Since the JBLs seemed to be the best fit, I hauled them up from the vinyl rig and paired them with my trusty exaSound e20 DAC and PlayPoint streamer in my home office listening space. This is a smaller room which I tend to use exclusively for auditioning and streaming music. I also cut out the middleman here. I used the exaSound DAC as the preamp, straight into the XTZ. This is where I noticed something unique: it wasn’t as refined with a high end sound as I am used to, but streaming music played wonderfully, particularly modern pop and rock. Dua Lipa’s Levitating, Billie Eilish’s Bad Guy and Lana Del Rey’s White Dress all sounded great through the JBLs in this configuration.
You also have to take into account that Class D sound is somewhat different. It is detailed and offers very powerful imaging. These modern tracks completely filled this space. In listening to Dua Lipa, I heard all kinds of instrumentation behind the music that I had never noticed before. Class D seems to give you more of the music. I switched to some different styles of music, like Leonard Cohen’s Old Ideas and Tom Waits’s Mule Variations. It generated a sound that was different but not a sound that was unpleasant: more detail, more clarity and a little more power.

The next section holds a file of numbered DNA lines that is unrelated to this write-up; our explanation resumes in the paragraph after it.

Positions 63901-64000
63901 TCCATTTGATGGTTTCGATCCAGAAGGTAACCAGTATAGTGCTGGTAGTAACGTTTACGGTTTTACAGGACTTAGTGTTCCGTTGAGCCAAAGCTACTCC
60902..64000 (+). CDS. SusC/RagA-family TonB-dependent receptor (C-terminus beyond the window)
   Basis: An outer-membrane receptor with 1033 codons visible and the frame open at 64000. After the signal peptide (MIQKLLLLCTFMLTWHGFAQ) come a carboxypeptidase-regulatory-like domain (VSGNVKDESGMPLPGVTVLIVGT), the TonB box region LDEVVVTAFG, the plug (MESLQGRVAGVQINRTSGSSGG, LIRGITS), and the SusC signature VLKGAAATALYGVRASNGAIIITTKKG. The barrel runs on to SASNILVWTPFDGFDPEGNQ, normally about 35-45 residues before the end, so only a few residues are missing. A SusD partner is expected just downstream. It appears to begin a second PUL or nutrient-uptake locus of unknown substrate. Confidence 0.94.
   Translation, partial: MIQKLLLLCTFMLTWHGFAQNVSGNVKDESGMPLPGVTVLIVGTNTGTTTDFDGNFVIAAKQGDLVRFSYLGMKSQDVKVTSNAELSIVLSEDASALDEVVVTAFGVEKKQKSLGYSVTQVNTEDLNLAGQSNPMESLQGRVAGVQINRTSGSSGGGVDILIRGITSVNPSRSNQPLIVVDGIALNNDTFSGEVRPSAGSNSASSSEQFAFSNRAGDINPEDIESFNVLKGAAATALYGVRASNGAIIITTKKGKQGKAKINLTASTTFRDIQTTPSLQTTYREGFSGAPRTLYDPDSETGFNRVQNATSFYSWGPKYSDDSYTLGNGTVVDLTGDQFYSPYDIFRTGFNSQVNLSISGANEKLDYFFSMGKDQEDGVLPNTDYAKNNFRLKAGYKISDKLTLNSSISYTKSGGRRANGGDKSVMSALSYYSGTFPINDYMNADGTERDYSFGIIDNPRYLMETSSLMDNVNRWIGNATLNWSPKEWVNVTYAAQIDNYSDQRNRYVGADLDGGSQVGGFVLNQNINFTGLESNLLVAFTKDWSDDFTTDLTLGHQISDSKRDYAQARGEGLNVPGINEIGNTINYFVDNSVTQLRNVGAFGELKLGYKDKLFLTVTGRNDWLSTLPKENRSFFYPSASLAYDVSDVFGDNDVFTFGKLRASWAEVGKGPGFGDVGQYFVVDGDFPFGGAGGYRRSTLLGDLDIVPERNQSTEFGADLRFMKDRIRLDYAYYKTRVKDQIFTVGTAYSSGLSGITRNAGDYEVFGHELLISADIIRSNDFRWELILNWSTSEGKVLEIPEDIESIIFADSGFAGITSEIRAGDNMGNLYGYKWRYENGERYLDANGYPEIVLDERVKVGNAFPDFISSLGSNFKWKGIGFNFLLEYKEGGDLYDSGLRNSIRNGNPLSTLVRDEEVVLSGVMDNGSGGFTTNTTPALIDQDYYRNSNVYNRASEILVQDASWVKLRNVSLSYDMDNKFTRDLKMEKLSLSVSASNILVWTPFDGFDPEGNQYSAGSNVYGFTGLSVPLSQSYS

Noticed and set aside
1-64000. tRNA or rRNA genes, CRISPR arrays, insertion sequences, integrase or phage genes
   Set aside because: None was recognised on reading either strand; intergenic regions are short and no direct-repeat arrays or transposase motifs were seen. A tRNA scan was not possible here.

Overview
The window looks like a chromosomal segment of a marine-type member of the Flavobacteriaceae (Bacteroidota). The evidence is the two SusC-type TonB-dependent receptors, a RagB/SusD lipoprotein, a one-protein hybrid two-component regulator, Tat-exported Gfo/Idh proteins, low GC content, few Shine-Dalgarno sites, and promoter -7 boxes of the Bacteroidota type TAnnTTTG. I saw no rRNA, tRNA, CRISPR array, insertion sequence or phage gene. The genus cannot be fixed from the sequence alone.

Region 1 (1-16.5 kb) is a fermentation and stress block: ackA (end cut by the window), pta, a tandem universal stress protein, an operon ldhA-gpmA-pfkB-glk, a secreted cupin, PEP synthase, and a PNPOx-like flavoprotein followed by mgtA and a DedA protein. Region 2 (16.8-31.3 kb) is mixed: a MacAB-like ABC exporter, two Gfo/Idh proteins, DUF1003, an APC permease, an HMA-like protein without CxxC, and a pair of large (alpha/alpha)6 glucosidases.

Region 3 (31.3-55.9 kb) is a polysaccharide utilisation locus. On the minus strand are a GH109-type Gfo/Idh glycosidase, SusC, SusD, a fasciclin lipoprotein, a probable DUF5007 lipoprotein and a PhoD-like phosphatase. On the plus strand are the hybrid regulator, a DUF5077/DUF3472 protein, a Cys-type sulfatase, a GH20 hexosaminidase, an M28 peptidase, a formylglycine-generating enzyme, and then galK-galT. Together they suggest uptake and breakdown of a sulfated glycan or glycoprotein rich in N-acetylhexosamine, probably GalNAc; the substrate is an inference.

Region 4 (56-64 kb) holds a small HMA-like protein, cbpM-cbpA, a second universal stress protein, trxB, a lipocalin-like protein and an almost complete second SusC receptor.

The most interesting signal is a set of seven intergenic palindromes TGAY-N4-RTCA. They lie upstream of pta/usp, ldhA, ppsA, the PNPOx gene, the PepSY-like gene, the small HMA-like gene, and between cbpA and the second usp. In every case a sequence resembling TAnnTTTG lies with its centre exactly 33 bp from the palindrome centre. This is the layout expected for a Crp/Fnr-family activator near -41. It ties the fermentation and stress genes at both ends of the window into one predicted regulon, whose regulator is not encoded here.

I listened to this combination for a week, spinning modern stuff, jazz, rock, blues and instrumental music. The more I listened, what began to strike me was that it really created a much different sound signature from both typical A/B solid state amplification and tube amps. The XTZ seemed to show off the spaces in between in music. For example, I was listening to Sketches of Spain, Miles Davis’ wonderful album, and I was hearing things that I had always heard beneath his trumpet or buried in the mix behind the orchestration.